To Hug or Not: Physicians Differ on What's the Right Behavior

Sandra Levy


February 19, 2018

In This Article

Giving and Receiving Hugs

Hugging patients comes naturally for some physicians, especially when the patient has a terrible disease, is grieving, or is lonely and needs moral support.

A family physician said:

I began hugging my HIV/AIDS massage therapy clients in 1995, when many healthcare providers were terrified to touch them. That experience has made me a "hands-on" physician today. As a woman, mother, friend, and physician, I always say, "I'm a hugger; are you?" And then extend my open arms to patients, allowing them to accept or not. Never has a patient expressed dislike or discomfort. Many have expressed gratitude for the contact, especially elderly and terminally ill patients, who get very little, if any, human comfort daily.

This emergency medicine physician said that hugging is the norm where he lives:

Being from Hawaii, we hug and kiss our patients all the time because it's part of our culture... If I thought a hug was appropriate, I'd open my arms... If the patient liked hugs, they'd step forward to receive it. If not? They say, "Ah, thanks doc"...and be on their way. I only had two refusals. And it was always in the presence of staff, for today's "rules" and lawsuits arena.

Another physician said:

I hug every one of my patients and kiss most. That's my culture. It's what "feels right" to me. That's my expression of sympathy/empathy; of "I am in this with you." I strongly believe it helps to build trust, not undermine it; to solidify my commitment to the patient, not the bill. It is my choice to practice this way, but understand if others are not like me.

One ob/gyn said:

I offer hugs in appropriate situations, and I have many long-term patients for whom this is a natural gesture of greeting or farewell... It is common for me to encounter patients who share enormous pain...marital infidelity, aging parents, deaths in the family, job stress, errant teenage children... during the course of their appointment...and who feel comfortable being honest and vulnerable with me. I have never felt anything but gratitude and human kindness from any patient who either initiated or accepted a hug if the situation warranted.

Another ob/gyn agreed. "I hug my patients, usually when they initiate it. Sometimes I'll ask first. Sometimes I don't. Sometimes it's just a human response to the situation. It's OK to hug. Shows you're human."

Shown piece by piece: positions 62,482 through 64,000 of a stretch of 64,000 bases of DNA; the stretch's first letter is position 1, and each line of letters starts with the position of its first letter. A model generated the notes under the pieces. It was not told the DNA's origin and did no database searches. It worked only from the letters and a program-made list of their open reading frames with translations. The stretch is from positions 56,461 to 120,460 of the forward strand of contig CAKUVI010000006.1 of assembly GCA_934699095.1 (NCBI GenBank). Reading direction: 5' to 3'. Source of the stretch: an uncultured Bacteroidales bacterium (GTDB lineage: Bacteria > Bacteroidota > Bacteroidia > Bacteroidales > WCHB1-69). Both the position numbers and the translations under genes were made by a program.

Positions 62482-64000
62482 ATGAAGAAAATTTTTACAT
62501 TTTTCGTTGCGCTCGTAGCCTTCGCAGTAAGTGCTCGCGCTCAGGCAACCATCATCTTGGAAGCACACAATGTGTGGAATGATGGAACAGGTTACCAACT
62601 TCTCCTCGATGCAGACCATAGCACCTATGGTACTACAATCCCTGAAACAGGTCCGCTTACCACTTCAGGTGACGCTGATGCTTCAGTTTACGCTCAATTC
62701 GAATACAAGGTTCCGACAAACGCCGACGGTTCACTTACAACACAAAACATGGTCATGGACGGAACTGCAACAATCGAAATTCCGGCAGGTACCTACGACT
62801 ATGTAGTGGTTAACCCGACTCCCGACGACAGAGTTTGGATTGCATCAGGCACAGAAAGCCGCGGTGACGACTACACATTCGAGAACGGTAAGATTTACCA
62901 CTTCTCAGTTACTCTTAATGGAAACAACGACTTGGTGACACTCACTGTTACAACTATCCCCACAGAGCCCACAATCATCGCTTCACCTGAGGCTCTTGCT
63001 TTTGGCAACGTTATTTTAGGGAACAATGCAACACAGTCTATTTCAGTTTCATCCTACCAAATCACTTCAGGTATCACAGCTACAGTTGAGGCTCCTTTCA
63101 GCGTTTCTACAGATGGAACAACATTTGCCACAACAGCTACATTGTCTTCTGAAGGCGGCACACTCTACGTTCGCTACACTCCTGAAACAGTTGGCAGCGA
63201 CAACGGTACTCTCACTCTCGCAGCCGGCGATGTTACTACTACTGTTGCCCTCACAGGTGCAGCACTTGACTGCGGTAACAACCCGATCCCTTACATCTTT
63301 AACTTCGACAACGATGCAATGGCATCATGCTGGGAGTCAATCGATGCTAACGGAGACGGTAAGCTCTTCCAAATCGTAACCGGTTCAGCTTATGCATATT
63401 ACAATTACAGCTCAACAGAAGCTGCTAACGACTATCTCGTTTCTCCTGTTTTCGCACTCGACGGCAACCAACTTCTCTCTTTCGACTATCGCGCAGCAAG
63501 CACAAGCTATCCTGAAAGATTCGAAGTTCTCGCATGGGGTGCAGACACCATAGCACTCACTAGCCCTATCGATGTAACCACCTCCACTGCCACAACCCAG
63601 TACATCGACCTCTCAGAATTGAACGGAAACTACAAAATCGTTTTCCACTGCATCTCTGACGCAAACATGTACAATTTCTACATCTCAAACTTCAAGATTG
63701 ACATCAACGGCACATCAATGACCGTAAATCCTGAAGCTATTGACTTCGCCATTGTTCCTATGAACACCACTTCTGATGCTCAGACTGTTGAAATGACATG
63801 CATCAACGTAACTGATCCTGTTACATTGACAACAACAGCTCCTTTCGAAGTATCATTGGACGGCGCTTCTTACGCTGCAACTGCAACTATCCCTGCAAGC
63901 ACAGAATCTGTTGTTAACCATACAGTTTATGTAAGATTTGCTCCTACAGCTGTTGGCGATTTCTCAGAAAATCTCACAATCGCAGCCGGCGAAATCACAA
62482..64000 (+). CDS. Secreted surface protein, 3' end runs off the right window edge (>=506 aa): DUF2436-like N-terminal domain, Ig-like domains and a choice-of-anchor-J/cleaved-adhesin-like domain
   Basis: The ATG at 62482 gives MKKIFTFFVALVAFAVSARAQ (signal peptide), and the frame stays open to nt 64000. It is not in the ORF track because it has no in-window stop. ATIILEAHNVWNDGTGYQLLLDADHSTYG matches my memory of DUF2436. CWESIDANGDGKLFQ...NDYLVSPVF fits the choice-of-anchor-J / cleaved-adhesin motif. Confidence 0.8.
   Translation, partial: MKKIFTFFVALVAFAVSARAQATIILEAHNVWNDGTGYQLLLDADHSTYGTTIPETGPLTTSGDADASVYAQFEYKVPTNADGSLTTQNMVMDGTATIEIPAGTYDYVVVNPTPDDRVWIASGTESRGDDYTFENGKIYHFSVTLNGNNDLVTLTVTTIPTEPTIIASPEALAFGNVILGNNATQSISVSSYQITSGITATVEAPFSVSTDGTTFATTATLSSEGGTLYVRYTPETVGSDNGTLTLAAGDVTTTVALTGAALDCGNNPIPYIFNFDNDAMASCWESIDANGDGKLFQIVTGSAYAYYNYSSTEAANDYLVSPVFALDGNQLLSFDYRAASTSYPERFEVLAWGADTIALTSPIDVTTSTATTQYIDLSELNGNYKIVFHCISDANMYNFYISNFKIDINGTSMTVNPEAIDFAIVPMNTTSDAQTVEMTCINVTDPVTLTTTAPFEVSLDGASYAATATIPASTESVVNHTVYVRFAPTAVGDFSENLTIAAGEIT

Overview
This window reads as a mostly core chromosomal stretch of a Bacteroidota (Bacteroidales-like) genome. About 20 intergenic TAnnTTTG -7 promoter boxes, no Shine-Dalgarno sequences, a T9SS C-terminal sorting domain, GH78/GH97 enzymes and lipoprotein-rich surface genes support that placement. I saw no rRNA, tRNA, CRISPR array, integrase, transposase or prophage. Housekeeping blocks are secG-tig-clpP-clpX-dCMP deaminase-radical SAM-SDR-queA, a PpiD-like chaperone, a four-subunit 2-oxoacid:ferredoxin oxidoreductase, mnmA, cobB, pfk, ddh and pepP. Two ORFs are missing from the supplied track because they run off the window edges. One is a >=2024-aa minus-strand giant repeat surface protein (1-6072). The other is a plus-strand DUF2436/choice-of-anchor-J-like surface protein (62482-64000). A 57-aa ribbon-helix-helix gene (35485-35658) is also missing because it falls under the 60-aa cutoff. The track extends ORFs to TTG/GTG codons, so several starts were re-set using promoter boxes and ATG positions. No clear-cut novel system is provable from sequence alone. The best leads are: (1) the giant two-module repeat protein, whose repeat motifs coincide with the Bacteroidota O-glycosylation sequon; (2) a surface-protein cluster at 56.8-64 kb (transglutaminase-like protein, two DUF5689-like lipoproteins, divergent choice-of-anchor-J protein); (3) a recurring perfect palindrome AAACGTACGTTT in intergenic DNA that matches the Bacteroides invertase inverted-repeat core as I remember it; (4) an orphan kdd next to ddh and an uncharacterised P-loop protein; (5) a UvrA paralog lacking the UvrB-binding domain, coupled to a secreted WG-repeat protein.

Still, some physicians found it sad that human interactions are now being regulated. "So now we need "guidelines" for hugs?" asked one physician. "That is pathetic." The same physician continued:

So many of our elderly patients need and ask for hugs as a greeting or more often, a goodbye. They have had long lives with a lot of tragic and wonderful events...and only discuss or vent about extremely private issues to us. We have known them for years or decades, and the hug is part of the healing art of medicine. We review their history, examine them, and discuss their treatment, and then as they are leaving the office, many want a hug. This hug is acknowledgment and confirmation that we are doing our best to help them, knowing that their personal struggles may be significantly impacting their ability to get well.

Several practitioners who are in favor of hugging said that it's important to be cautious. "If my patient asks me 'Doc, can I give you a hug?' my answer will always be 'yes'; however, it will be a 3-second hug and nothing more. I know that they may be grateful or friendly, but in the current climate we should not indulge in any longer embrace," said another physician.

A gastroenterologist agreed that it's wise to be careful when hugging a patient:

Touching the patient appropriately is therapeutic. Side hugs are highly advised, and NEVER belly hugs. Always let the patient initiate it, and this often involves nonverbal cues. Use common sense. And if you're socially awkward, then it's time to practice and work on your bedside manner. That's part of your job and healing power as a physician.


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